Book review Ellis Woodman, Modernity and Reinvention, The Architecture of James Gowan, Black Dog Publishing, Londen 2008, published in: De Architect, 2008
Outside Great Brittain James Gowan primarily known James Stirling‘s former partner, but in London architectural circles his authority still holds strong. ‘It’s a tour-de-force, I’m afraid’ replied James Gowan wryly when Adam Caruso (47) inquired about Gowan’s (85) opinion on his renowned Brick House. Caruso could deal with that, as Gowan eagerly displays his scepticism about cerebral tendencies in modern architecture. His obstinate Scottish humour is legendary.
Ellis Woodman published a retrospective on this James Gowan. It is a square book in black and white, designed in a typography that is ostentatiously passé. The cover features a portrait of the architect in the prime of his life. His gaze is powerful, but also bemused and slightly taunting. The portrait must date from the time of the breach with Stirling. The chronological presentation of Gowan’s oeuvre takes up most of the book’s space. In particular, the designs for the Schreiber family – and especially the magnificent first Schreiber House – are discussed at length.
Next to an introductory essay, the book contains long, critical interviews on various designs. Divergent practical backgrounds and design decisions are clarified herein. Ellis Woodman skilfully lifts his book beyond hagiography and anecdotalism. In biographical terms, the breach with Stirling is inevitable. But in addition, this ever painful fact gives relief to Gowan’s professional views. The reason for the breach was that Stirling declared the aesthetic of the Leicester laboratory to be the style in projects for university buildings in Oxford and Cambridge.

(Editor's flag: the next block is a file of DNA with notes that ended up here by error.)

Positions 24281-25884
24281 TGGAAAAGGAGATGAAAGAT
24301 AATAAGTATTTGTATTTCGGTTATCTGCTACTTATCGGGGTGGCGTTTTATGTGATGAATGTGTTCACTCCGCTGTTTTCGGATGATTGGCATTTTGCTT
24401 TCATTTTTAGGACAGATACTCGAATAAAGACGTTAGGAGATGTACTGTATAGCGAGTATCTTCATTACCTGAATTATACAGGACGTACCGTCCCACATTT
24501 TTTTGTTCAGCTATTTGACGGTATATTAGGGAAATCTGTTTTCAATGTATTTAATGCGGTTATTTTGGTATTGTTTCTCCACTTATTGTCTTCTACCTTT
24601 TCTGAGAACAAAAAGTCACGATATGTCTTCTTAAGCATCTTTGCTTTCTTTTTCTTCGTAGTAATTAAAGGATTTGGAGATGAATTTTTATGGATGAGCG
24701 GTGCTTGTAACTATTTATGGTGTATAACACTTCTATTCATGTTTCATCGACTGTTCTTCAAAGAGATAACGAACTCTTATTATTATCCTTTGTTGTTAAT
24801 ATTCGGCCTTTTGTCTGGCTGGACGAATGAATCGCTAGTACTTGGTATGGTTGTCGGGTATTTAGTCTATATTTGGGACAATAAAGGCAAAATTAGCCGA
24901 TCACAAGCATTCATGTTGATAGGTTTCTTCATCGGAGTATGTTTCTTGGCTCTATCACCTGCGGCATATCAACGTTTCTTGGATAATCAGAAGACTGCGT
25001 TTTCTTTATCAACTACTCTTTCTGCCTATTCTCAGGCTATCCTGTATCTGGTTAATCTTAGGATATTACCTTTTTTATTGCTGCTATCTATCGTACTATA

Gowan had developed the massing of Leicester. The aesthetic elaboration was a consequence of the functional and technical requirements for the lab. The constructor’s logic of greenhouse structures and shed roofs motivated the ‘Style for the Job’. Gowan believed that the two new commissions required the finding of an appropriate technical-architectural repertoire derived from pragmatic considerations rather than from general stylistic beliefs or aesthetic choices beforehand.
This performative practice continued to characterise his designs thereafter. Gowan possessed the ability to connect the reality of the construction site to architectural culture, but also took explicit pleasure in the bizarre taste preferences and capricious promptings of his clients. His search for the ‘Style for the Job’ had everything to do with such socio-cultural conditions. The architectural nature of Gowan’s work is evident. In vain one looks for designs on the large scale or testimonials to urban development such as those known, for example, from his contemporaries Alison and Peter Smithson.
Like Gowan himself, Ellis Woodman worked with resources at hand: a limited budget, a meticulously maintained archive of catalogue drawings, scale models and black-and-white photographs, the vitality and keen memory of Gowan himself. Gowan’s career is not rigged as a success story: for once, no typographical experiments and long-winded reflections, no glamour pics, no single tour-de-force, but a well-written insight into a career with traumatic twists and turns and a goal-oriented, culturally aware profession.